The exchange of gasses across the air-water interface affects the transport of most pollutants and biogeochemical constituents. Accurate estimates of the mass transport of these constituents across the air-water interface are hampered by our ability to predict the gas transfer velocity, or k. We propose to make measurements of k at a wide range of locations in Florida Bay on a temporal scale fine enough to enable future scientists to accurate estimate air-water gas exchange. An immediate benefit of the proposed work will be estimates of k at then appropriate time step for Caraco and Cole to utilize continuous dissolved oxygen data to calculate primary production and respiration in appropriate detail.
The exchange of gases across the air-water interface is a product of the concentration gradient and the gas transfer velocity. The gas transfer velocity (k) is controlled, in part, by the amount of turbulent mixing in the surface aqueous boundary layer. Current estimates of gas exchange in any system are hampered by a lack of accurate estimates of k. This is particularly true in shallow flows, where ambiguity associated with k results in a factor ~3 uncertainty in estimates of gas exchange, despite the potential importance of these systems as moderators of terrestrial and anthropogenic constituents before their discharge to the oceans.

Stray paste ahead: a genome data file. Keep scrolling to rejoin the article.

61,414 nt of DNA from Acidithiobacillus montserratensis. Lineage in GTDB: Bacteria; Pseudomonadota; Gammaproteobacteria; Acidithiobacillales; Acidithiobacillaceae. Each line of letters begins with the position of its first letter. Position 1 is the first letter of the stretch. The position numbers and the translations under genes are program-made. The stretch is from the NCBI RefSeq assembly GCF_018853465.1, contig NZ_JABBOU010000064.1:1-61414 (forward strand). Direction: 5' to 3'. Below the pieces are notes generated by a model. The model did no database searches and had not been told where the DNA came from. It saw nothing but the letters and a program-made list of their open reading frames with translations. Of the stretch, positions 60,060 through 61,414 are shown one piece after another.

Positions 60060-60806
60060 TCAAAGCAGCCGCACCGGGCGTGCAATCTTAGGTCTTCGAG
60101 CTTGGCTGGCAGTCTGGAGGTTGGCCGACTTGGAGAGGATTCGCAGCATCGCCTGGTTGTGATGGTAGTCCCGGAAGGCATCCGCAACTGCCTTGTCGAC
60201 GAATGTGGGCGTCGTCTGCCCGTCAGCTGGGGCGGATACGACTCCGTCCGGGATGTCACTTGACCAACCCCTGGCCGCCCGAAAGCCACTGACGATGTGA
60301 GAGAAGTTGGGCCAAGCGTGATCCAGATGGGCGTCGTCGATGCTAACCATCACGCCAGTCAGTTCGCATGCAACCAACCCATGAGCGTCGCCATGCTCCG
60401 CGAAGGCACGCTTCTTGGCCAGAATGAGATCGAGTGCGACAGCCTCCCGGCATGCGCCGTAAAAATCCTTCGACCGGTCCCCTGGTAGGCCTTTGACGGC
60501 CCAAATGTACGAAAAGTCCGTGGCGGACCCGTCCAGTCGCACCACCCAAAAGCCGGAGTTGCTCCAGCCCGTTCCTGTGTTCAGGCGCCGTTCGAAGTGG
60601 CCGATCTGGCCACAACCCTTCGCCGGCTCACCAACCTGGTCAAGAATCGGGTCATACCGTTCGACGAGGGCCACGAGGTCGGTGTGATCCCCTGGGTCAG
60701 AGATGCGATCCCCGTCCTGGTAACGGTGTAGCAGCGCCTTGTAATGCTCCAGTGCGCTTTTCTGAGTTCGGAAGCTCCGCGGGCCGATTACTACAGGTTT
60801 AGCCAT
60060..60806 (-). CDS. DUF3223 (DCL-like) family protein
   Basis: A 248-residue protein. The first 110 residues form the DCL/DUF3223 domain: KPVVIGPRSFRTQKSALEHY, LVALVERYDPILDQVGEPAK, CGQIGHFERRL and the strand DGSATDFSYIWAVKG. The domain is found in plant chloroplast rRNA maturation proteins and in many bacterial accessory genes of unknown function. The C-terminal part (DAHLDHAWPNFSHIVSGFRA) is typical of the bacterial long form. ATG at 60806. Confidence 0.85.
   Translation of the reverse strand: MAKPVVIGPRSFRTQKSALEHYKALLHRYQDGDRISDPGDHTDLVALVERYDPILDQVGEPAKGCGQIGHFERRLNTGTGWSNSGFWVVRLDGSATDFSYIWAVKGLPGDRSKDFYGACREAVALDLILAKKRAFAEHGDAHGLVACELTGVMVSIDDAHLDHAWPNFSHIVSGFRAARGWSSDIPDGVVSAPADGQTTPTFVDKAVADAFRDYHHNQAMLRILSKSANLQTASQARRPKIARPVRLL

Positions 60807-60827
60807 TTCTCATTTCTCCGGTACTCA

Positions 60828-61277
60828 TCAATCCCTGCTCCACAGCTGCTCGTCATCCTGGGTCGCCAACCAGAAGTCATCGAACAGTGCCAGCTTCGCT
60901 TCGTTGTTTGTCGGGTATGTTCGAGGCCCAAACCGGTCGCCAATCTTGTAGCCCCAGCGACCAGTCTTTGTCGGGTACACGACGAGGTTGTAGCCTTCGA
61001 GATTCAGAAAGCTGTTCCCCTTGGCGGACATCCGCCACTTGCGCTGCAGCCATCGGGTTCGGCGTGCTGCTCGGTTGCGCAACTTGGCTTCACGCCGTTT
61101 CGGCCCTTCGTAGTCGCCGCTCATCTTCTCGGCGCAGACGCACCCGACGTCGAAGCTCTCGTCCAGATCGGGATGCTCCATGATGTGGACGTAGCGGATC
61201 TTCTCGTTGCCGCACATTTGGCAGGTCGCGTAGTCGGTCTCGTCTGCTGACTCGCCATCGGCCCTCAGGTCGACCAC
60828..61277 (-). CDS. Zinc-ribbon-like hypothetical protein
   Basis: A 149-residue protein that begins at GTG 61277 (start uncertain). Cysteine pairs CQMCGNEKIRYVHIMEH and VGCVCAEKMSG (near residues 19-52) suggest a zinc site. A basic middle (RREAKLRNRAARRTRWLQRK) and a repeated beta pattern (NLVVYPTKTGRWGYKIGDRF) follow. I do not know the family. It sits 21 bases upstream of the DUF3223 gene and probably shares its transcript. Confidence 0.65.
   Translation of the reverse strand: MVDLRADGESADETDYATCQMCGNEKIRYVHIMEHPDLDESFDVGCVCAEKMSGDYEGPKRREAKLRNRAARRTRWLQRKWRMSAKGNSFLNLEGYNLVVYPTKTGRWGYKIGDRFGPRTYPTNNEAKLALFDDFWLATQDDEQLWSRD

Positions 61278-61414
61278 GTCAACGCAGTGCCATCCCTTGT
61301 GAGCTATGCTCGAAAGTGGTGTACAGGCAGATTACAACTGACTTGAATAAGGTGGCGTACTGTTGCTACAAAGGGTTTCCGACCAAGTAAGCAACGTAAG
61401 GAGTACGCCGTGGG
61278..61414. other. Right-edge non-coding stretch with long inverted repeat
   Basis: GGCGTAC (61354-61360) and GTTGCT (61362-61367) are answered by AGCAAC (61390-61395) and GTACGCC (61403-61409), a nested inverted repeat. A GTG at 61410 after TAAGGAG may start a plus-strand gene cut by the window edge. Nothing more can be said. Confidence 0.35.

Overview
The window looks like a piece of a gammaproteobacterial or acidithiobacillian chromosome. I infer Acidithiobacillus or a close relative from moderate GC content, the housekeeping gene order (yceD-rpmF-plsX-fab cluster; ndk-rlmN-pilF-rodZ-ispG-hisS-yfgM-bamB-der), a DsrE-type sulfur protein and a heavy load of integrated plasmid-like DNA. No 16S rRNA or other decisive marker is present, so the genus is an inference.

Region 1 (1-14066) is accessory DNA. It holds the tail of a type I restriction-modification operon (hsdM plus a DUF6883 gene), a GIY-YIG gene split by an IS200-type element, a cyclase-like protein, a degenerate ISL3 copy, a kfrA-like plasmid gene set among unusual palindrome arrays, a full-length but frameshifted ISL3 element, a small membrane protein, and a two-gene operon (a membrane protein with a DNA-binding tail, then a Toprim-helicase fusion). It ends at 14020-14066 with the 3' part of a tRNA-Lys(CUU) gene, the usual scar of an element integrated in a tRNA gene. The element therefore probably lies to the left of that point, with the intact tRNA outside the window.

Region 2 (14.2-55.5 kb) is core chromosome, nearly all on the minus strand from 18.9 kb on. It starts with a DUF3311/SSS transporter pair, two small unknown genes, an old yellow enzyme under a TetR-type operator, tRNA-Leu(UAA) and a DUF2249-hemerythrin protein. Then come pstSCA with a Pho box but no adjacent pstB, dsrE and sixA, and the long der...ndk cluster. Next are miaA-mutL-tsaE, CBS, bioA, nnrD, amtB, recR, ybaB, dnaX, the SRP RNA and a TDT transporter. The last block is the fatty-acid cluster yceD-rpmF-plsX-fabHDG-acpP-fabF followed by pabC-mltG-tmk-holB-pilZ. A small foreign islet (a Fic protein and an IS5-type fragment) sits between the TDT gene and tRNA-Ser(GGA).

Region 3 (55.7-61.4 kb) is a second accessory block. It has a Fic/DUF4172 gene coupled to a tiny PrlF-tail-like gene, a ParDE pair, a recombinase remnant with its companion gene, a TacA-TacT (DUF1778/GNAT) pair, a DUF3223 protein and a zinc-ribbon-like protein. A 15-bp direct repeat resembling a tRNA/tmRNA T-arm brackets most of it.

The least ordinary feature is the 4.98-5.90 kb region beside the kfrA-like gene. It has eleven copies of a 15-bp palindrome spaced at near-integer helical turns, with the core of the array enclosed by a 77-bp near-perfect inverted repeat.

Preliminary data using the gradient flux technique show the ability to map k at the small spatial and temporal scales necessary to map the variability of k in small systems. The work proposed here aims to obtain measurements of k in Florida Bay at various locations at fine temporal scales. Measurements of turbulence and processes contributing to turbulence in the aqueous surface boundary layer are also planned with the goal of modeling k based on the morphology and environmental characteristics dominant in a system. This work will particularly enhance past and present work on oxygen and organic matter dynamics in Florida Bay.